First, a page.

The Coelecanth was thought to be extinct. Its presence as a living species was discovered in 1938 by Marjorie Courtenay-Latimer. It is an immensely important species for evolutionary biology, especially in understanding tetrapod evolution. The story of the discovery of Coelecanth has been covered by many high profile magazines.
Since its discovery from fossil remains the Coelecanth has been considered as the closest example for what could be as our last fish ancestor. This means that, it may have been the ancestor of the first fish that emerged out of water to colonize land. It is in a way a prequel to the famous Tiktaalik fossil beautifully articulated in the three part documentary “Your Inner Fish”.
The whole genome sequencing of the African Coelecanth in 2013 revealed its true place in the evolutionary tree. It appeared that the fish was more closely related to the lung fish which is another very old ancestral lobe-finned fish lineage.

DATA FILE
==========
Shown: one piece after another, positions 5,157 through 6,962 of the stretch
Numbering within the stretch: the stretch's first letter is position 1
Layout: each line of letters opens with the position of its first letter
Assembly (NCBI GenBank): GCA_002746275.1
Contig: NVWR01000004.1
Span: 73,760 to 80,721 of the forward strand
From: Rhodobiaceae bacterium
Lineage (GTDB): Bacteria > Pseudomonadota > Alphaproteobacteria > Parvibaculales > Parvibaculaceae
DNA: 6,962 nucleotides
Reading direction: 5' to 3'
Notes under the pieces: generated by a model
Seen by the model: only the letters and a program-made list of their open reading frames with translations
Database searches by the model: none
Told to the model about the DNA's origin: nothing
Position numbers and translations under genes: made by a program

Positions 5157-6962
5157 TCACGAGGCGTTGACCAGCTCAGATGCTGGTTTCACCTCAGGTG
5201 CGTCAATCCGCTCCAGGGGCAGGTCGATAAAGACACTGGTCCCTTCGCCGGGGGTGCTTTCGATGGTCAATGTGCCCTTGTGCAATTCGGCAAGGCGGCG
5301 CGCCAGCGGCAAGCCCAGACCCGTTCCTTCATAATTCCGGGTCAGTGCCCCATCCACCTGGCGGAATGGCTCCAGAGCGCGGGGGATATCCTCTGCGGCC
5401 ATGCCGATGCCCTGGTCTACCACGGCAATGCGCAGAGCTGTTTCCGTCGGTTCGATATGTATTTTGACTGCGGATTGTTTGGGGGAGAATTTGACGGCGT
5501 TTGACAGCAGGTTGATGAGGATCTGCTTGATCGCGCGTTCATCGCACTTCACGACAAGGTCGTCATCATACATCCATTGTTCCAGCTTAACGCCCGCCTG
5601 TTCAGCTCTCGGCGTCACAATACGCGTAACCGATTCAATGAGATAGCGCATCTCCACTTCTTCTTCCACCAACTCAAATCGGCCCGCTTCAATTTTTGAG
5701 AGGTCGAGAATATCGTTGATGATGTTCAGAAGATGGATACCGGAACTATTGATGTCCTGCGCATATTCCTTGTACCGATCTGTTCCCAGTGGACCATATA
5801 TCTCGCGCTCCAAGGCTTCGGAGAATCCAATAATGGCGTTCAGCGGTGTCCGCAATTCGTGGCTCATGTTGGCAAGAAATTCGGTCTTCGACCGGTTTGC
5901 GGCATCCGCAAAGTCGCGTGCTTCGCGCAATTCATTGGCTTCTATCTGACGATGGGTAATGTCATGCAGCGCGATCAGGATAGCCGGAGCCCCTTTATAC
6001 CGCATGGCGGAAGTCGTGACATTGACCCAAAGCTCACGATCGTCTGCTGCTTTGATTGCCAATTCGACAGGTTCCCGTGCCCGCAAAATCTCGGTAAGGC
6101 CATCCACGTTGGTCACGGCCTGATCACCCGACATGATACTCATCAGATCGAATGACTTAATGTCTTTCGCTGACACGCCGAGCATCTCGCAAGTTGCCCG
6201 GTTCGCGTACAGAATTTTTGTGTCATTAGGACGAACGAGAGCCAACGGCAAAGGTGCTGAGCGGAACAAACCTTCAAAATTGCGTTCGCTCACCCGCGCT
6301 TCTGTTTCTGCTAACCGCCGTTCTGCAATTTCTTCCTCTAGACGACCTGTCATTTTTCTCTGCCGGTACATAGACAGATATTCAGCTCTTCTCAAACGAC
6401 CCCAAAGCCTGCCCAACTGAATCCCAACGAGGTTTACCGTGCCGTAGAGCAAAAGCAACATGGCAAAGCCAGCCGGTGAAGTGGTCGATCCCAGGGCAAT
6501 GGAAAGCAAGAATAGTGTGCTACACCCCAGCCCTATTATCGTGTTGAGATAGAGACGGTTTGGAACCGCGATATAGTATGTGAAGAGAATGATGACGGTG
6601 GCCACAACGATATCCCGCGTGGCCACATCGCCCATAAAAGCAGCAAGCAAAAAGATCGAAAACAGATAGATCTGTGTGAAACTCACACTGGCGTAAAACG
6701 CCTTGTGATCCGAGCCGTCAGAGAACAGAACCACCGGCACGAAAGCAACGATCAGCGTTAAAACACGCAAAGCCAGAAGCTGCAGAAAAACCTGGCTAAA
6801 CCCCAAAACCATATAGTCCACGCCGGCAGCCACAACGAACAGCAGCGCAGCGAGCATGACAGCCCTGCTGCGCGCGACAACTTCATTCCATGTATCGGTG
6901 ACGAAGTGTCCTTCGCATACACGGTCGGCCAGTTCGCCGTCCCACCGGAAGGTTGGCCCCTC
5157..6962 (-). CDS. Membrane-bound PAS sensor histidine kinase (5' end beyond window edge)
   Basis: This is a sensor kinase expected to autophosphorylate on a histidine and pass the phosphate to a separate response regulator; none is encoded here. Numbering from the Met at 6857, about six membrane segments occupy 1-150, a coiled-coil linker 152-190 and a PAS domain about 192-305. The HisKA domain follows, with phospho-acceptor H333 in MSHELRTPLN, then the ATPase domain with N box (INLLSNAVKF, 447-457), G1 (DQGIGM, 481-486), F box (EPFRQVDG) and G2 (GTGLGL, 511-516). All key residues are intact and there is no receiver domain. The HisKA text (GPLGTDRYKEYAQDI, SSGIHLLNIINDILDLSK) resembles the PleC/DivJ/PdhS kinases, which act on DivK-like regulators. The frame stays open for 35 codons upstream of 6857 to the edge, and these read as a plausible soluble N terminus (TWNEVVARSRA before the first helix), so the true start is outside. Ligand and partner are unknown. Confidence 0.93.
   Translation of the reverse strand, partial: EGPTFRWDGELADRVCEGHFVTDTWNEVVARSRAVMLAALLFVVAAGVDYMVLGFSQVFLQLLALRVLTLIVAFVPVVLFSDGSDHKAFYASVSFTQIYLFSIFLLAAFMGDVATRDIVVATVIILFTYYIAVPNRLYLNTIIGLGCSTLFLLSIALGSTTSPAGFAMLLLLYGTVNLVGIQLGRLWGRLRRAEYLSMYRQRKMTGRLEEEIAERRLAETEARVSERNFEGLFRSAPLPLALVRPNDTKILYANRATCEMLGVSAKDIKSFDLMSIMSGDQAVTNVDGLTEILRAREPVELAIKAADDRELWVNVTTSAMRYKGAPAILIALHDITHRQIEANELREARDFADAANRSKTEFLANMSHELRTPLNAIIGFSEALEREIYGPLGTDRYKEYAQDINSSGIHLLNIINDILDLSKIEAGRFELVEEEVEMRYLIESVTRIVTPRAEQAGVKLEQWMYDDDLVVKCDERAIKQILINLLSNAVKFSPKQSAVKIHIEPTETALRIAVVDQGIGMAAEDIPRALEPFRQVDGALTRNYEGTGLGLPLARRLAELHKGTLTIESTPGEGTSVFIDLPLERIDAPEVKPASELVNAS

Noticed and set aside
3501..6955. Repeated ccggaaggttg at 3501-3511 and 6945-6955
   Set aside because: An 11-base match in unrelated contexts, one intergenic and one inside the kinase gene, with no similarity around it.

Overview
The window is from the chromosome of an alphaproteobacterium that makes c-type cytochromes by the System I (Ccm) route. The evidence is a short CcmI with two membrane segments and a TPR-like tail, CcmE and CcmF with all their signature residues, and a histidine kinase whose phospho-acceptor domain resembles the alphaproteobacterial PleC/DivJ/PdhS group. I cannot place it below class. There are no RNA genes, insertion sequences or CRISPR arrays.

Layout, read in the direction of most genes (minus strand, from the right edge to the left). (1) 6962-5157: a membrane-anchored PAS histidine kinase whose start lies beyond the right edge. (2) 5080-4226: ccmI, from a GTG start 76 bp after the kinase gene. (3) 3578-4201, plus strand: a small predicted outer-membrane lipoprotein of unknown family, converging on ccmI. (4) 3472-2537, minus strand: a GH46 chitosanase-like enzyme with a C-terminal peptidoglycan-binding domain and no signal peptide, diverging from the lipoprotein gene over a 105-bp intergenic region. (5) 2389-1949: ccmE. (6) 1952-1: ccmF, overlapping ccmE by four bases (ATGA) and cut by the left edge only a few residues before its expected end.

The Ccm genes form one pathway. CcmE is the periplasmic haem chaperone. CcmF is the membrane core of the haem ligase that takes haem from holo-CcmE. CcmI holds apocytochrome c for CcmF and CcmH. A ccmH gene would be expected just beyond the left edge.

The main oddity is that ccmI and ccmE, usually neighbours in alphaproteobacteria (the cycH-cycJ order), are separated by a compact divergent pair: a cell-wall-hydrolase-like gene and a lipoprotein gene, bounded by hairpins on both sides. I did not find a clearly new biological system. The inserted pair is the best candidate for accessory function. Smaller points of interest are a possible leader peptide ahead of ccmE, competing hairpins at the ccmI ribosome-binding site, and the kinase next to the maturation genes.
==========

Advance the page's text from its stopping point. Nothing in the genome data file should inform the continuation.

The living Coelecanth revealed a remarkable feature about its biology. The fish is reproducing via internal fertilization. Internal fertilization is an exaptation for being a land dweller. Dissection of modern day specimen has revealed many embryos connected to their mothers by umbilical cord, structures that were also visible in exquisitely preserved armored fish fossils (Placoderms) discovered in Gogo formation Australia. Starting from the Devonian period some vertebrates started to give live birth after pregnancy.
Internal fertilization is a harbinger of another exciting evolutionary milestone: Copulation and sex. Internal fertilization marks the transition from r-selection to K-selection in vertebrates which will have important consequences in land vertebrates as well. K selection is a hallmark of parental care for the offspring.